Nicola Sturgeon sets out 'democratic case' for Scottish independence

First Minister Nicola Sturgeon speaks at a press conference at Bute House in Edinburgh to launch a second independence paper. Credit: PA Images

First Minister Nicola Sturgeon has published the second of a series of papers making the case for Scottish independence.

Speaking at a press conference at Bute House in Edinburgh, the SNP leader insisted that "only independence can strengthen and embed democracy in Scotland".

Ms Sturgeon wants to hold a referendum on 19 October 2023. Boris Johnson rejected her call, shortly before announcing he would be standing down as Prime Minister once a successor is chosen.

The First Minister described Mr Johnson as a "Prime Minister with no democratic endorsement". With the Tories now hunting for his successor, Ms Sturgeon said he would be replaced with "another Prime Minister Scotland hasn't voted for".

Ms Sturgeon wants to hold a referendum on Scottish independence on 19 October 2023. Credit: PA Images

This latest paper focusses on democracy. At her official residence in Edinburgh, Ms Sturgeon said it "exposes the the significant and increasing democratic deficit Scotland suffers as part of the union".

On the Conservative Party leadership contest she added: "The change of Tory leader seems virtually certain to be accompanied by a shift even further to the right.

"That means a shift even further away from the mainstream of Scottish opinion and values."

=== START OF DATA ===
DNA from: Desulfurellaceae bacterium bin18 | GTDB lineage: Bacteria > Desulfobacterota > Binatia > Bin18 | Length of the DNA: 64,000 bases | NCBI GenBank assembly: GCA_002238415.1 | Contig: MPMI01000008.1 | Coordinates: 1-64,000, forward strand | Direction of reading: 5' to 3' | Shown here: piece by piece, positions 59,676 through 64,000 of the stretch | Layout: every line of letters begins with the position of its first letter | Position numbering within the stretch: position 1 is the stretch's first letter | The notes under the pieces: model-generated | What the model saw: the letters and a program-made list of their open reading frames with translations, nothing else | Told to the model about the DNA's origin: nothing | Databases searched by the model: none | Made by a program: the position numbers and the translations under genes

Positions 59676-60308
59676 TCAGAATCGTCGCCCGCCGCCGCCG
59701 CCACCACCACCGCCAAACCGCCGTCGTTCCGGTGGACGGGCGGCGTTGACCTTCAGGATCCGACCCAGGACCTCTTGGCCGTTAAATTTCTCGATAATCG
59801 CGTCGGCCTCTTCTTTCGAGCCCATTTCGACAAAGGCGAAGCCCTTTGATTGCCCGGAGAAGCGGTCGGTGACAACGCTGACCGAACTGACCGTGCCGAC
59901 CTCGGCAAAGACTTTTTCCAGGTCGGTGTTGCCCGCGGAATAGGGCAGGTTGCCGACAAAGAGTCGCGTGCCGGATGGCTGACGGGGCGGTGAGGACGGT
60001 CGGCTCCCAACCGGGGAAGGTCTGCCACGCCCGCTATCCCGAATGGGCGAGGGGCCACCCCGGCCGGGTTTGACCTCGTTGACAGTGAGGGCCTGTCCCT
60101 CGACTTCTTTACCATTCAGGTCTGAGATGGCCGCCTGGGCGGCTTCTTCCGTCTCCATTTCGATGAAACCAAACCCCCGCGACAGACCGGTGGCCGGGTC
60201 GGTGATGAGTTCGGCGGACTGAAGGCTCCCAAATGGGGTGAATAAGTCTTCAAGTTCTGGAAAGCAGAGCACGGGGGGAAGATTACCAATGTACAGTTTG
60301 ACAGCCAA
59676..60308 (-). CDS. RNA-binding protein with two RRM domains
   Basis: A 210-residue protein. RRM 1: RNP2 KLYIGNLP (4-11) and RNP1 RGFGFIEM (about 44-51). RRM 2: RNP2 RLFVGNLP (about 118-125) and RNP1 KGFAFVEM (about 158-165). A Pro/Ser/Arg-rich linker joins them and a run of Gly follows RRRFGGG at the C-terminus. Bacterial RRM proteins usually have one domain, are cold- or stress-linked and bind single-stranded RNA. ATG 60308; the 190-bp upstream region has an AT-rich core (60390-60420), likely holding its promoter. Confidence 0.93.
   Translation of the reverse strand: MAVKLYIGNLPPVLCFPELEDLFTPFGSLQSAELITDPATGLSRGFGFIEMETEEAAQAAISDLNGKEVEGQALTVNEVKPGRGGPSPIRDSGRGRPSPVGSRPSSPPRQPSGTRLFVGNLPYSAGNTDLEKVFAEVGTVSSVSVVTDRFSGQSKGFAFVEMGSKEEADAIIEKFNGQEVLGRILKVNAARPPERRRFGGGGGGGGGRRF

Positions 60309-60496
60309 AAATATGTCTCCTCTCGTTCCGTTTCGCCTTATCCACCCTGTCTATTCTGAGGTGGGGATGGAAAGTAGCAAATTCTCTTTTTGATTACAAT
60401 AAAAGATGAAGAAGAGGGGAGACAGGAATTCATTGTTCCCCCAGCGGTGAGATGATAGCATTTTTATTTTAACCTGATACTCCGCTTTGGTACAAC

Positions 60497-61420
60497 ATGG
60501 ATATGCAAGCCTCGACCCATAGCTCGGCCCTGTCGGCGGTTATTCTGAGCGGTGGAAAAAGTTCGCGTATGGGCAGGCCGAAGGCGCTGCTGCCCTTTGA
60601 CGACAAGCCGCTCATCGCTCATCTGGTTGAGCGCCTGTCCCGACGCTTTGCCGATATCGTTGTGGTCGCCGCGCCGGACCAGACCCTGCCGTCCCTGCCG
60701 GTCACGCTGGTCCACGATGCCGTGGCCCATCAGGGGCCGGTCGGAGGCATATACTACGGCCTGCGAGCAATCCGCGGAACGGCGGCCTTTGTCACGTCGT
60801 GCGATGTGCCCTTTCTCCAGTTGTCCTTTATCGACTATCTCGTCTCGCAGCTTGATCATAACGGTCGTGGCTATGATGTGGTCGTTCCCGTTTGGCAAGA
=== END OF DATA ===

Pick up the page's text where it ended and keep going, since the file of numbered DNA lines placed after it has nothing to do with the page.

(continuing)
She raised the prospect the contest to replace Mr Johnson as PM could have damaging impacts for Scotland.

She said: "We may be just a few days into this Tory leadership contest but it is already crystal clear the issues Scotland is focused on - tackling child poverty, supporting NHS recovery, building a fairer economy and making aa just transition to net zero -will be hindered not helped by who ever becomes Prime Minister in the weeks ahead."

Voters in Scotland have "repeatedly" returned a majority of MSPs who support independence, Ms Sturgeon said, but added that this was "treated as immaterial" by Westminster.

She argued that Westminster "must not and will not be allowed" to block  the "right" of Scots "to have our say on independence".

Ms Sturgeon added: "While we hope and plan for a referendum, this should also be clear: if a referendum is blocked by Westminster we will put the choice to the people of Scotland in the general election.

"Either way Scotland will have a choice."

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